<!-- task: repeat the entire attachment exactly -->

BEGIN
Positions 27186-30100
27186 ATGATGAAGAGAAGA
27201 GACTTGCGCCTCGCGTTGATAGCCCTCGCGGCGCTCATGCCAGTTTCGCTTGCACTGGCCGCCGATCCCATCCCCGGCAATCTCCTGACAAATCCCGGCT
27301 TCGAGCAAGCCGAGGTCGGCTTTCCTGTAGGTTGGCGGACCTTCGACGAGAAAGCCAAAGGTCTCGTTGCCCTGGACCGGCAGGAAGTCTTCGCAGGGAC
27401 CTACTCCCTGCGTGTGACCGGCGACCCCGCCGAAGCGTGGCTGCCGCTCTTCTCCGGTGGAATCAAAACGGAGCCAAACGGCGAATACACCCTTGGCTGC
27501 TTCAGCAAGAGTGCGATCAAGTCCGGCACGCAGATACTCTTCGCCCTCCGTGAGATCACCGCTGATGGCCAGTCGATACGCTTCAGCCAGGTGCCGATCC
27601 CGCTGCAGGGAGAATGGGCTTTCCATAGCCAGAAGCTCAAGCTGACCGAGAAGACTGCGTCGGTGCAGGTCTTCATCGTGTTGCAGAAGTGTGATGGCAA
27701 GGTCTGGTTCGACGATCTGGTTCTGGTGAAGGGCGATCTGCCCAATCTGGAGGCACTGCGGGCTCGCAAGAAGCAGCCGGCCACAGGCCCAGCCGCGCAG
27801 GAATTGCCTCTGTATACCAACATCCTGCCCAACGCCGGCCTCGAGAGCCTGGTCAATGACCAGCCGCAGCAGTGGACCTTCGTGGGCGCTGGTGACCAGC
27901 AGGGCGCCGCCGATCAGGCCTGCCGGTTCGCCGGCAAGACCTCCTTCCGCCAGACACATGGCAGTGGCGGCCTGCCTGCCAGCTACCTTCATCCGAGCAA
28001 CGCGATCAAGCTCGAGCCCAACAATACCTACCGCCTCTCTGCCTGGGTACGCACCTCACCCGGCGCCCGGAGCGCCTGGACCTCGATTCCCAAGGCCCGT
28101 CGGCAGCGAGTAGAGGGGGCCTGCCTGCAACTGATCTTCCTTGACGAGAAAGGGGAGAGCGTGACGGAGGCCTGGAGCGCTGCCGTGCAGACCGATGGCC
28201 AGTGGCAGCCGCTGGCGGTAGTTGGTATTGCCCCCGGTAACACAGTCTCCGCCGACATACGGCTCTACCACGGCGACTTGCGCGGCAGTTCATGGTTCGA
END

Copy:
Positions 27186-30100
27186 ATGATGAAGAGAAGA
27201 GACTTGCGCCTCGCGTTGATAGCCCTCGCGGCGCTCATGCCAGTTTCGCTTGCACTGGCCGCCGATCCCATCCCCGGCAATCTCCTGACAAATCCCGGCT
27301 TCGAGCAAGCCGAGGTCGGCTTTCCTGTAGGTTGGCGGACCTTCGACGAGAAAGCCAAAGGTCTCGTTGCCCTGGACCGGCAGGAAGTCTTCGCAGGGAC
27401 CTACTCCCTGCGTGTGACCGGCGACCCCGCCGAAGCGTGGCTGCCGCTCTTCTCCGGTGGAATCAAAACGGAGCCAAACGGCGAATACACCCTTGGCTGC
27501 TTCAGCAAGAGTGCGATCAAGTCCGGCACGCAGATACTCTTCGCCCTCCGTGAGATCACCGCTGATGGCCAGTCGATACGCTTCAGCCAGGTGCCGATCC
27601 CGCTGCAGGGAGAATGGGCTTTCCATAGCCAGAAGCTCAAGCTGACCGAGAAGACTGCGTCGGTGCAGGTCTTCATCGTGTTGCAGAAGTGTGATGGCAA
27701 GGTCTGGTTCGACGATCTGGTTCTGGTGAAGGGCGATCTGCCCAATCTGGAGGCACTGCGGGCTCGCAAGAAGCAGCCGGCCACAGGCCCAGCCGCGCAG
27801 GAATTGCCTCTGTATACCAACATCCTGCCCAACGCCGGCCTCGAGAGCCTGGTCAATGACCAGCCGCAGCAGTGGACCTTCGTGGGCGCTGGTGACCAGC
27901 AGGGCGCCGCCGATCAGGCCTGCCGGTTCGCCGGCAAGACCTCCTTCCGCCAGACACATGGCAGTGGCGGCCTGCCTGCCAGCTACCTTCATCCGAGCAA
28001 CGCGATCAAGCTCGAGCCCAACAATACCTACCGCCTCTCTGCCTGGGTACGCACCTCACCCGGCGCCCGGAGCGCCTGGACCTCGATTCCCAAGGCCCGT
28101 CGGCAGCGAGTAGAGGGGGCCTGCCTGCAACTGATCTTCCTTGACGAGAAAGGGGAGAGCGTGACGGAGGCCTGGAGCGCTGCCGTGCAGACCGATGGCC
28201 AGTGGCAGCCGCTGGCGGTAGTTGGTATTGCCCCCGGTAACACAGTCTCCGCCGACATACGGCTCTACCACGGCGACTTGCGCGGCAGTTCATGGTTCGA